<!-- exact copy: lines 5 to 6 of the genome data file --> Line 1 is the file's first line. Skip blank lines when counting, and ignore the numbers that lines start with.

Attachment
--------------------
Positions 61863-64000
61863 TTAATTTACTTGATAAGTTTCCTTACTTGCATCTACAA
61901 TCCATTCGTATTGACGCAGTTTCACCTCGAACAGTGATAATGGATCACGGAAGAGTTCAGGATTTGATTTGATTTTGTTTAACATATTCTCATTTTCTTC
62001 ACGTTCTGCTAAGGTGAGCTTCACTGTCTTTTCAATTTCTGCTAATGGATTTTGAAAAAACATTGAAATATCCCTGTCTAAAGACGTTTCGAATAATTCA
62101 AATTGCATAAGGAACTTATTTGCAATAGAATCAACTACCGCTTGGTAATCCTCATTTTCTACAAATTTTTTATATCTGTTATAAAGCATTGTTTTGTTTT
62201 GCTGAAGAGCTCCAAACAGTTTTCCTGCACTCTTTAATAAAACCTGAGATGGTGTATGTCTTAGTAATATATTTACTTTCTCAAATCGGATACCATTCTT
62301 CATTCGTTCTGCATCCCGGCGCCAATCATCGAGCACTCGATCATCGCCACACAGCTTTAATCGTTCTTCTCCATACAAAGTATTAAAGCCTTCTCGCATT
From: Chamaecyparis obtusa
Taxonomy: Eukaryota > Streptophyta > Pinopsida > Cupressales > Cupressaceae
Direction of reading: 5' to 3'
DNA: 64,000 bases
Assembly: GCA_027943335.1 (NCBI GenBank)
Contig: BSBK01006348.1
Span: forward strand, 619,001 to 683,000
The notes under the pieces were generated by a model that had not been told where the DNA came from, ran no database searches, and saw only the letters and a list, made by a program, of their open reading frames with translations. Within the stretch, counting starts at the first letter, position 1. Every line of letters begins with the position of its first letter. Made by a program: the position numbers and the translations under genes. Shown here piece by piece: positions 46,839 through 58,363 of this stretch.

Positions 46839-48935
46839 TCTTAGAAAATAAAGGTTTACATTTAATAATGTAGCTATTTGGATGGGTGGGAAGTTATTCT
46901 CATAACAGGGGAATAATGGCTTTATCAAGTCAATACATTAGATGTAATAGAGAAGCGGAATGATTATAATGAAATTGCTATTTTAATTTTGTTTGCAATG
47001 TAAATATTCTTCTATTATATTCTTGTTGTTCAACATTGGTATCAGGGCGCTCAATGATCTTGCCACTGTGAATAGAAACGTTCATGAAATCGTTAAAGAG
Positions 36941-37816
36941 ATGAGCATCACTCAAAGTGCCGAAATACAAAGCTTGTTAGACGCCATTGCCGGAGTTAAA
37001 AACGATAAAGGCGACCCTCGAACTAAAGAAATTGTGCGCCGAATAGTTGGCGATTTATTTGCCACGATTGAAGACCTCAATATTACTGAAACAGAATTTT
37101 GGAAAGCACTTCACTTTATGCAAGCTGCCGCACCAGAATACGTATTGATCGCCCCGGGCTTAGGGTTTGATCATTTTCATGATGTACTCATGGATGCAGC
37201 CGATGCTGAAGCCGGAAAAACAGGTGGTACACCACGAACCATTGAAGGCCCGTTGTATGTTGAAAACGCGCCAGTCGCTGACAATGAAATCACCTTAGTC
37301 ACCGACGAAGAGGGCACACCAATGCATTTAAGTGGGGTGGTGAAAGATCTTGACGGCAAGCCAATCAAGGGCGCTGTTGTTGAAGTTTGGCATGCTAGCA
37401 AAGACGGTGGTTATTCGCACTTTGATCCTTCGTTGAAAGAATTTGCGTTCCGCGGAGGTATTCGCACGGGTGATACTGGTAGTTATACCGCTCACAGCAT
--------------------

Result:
62101 AATTGCATAAGGAACTTATTTGCAATAGAATCAACTACCGCTTGGTAATCCTCATTTTCTACAAATTTTTTATATCTGTTATAAAGCATTGTTTTGTTTT
62201 GCTGAAGAGCTCCAAACAGTTTTCCTGCACTCTTTAATAAAACCTGAGATGGTGTATGTCTTAGTAATATATTTACTTTCTCAAATCGGATACCATTCTT